RALEIGH, N.C. — On April 12, CEOs from 21 local companies will buckle their tool belts, roll up their sleeves, and join hands to frame a new house for Habitat for Humanity of Wake County.
Then, through the spring and summer, employees from their companies will pitch in to build the rest of the house, with each company taking turns at the construction site on a particular weekday or weekend.
“We have in our region inadequate access to housing for too many people,” says Kevin Trapani, president and CEO of The Redwoods Group and chair of Habitat Wake’s CEO Build. “This will advance the construction process but also bring people together in a way they don’t typically interact, bring them more deeply in touch with the community in way they wouldn’t normally get exposed to.”
The house the CEOs and their employees will build, and also finance with $5,000 from each company, is one of 21 houses Habitat Wake plans to build in the fiscal year that begins July 1, up from 16 in the current fiscal year.
Founded in 1985, the affiliate is about to complete its 374th house, and expects to have built its 400th house in the next fiscal year.
As part of its “tithe,” the affiliate also tries to build one house abroad for every house it builds at home.
While in the past it has been somewhat random in selecting where to build those houses abroad, it recently decided to focus its tithing work in Honduras, mainly because Habitat for Humanity of Durham County builds houses there.
The two affiliates also are talking with their counterparts in Chatham and Orange counties about partnering in Honduras.
The CEO Build also builds on previous efforts at Habitat to enlist groups of companies to build houses.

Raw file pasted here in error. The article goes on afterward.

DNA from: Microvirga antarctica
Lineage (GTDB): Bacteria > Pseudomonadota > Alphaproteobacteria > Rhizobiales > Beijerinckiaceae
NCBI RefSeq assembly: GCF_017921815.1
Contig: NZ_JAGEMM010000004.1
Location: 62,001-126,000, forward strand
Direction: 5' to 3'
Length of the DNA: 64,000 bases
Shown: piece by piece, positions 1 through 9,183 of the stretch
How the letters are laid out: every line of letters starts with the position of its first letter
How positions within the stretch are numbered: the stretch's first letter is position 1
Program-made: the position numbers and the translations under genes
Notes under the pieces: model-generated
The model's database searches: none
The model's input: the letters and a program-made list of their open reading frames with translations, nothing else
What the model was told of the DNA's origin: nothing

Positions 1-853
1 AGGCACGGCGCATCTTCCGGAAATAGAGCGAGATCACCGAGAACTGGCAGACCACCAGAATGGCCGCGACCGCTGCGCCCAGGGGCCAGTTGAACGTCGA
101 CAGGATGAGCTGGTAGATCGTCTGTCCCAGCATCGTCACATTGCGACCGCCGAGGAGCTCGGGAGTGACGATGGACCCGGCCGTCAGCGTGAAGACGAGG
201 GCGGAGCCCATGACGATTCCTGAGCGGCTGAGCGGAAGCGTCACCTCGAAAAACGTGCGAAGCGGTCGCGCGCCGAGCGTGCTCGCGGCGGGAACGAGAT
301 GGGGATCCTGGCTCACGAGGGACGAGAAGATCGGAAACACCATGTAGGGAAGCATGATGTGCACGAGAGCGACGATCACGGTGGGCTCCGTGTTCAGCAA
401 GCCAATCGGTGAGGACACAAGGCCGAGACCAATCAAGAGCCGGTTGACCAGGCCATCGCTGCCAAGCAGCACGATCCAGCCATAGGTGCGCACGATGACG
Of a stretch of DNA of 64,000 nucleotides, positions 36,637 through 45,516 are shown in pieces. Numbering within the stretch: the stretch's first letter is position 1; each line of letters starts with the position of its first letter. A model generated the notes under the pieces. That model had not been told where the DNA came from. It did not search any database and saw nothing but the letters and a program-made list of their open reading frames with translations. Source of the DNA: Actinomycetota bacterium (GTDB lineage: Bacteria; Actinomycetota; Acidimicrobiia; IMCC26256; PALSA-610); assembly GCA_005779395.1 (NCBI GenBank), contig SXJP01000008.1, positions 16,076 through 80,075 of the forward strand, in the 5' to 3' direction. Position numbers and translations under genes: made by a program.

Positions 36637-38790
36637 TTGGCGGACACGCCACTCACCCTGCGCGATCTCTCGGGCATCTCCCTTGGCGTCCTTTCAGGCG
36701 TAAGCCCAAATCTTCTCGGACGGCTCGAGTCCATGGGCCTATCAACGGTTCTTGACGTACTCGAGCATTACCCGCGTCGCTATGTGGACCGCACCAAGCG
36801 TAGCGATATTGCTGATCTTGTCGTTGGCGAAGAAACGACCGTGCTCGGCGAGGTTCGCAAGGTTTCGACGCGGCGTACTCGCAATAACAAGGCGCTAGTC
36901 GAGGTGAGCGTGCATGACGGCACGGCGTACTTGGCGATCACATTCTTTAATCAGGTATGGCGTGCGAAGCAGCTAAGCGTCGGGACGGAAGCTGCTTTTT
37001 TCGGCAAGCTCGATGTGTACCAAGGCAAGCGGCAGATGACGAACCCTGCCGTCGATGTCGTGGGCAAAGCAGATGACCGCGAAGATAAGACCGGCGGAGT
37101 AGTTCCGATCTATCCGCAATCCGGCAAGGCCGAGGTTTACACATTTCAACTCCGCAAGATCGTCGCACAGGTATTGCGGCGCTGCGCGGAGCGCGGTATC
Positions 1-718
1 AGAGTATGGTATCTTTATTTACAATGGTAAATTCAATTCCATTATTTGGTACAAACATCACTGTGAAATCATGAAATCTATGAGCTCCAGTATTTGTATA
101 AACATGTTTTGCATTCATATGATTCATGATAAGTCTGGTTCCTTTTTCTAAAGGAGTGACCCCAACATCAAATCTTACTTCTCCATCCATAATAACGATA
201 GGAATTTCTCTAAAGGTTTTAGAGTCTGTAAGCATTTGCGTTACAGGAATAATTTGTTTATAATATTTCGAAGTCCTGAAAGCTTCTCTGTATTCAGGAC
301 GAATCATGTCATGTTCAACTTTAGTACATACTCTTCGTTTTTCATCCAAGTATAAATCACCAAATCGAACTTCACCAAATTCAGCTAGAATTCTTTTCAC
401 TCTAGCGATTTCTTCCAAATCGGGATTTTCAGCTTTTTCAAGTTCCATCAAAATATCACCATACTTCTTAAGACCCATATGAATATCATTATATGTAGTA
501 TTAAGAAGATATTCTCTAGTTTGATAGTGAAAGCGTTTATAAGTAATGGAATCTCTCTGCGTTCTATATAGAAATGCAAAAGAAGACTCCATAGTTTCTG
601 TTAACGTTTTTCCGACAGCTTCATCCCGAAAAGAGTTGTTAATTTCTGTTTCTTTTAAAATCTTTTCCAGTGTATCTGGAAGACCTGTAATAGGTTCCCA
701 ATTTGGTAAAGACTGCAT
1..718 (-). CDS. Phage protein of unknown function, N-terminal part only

An effort spearheaded by Tom Gipson of Thomas Gipson Homes, for example, enlisted other homebuilders in a local building blitz, an effort that Habitat for Humanity International then adopted as a national homebuilders’ building blitz that built 459 houses in 2006 and 263 in 2008.
Campbell, who joined Habitat Wake last April 12 as executive director, moved to Raleigh in 2004 as an employee of Habitat International to expand the local homebuilders’ blitz to a national effort.
Operating with 34 employees, including 13.5 who work in its ReStore that sells mainly used building materials, furniture and appliances, and an annual budget of $4.3 million, including $1.25 million in annual gross sales from its ReStore, Habitat Wake also is partnering with the city of Raleigh to build houses, and is launching home-repair and home-renovation efforts.
Those new efforts will focus in the Long Acres neighborhood in Southeast Raleigh bounded by Poole Road, Martin Luther King Jr. Boulevard, Raleigh Boulevard and Peyton Street.
With federal stimulus funds it received through the Neighborhood Stabilization Program, the city is teaming with Habitat to build nine new houses.
And through a new Habitat International program to encourage a more strategic approach to boosting neighborhoods, Wake Habitat will be launching its effort to repair and renovate houses in Long Acres, which is home to older residents who have lived in the neighborhood for decades.
Trapani says he hopes to expand the initiative next year to 100 CEOs and their employees building a total of four houses in Chatham, Durham, Orange and Wake counties.
“So hundreds of people will be aware, not only of the need but also the solution, which is a great way to leverage social capital, he says.”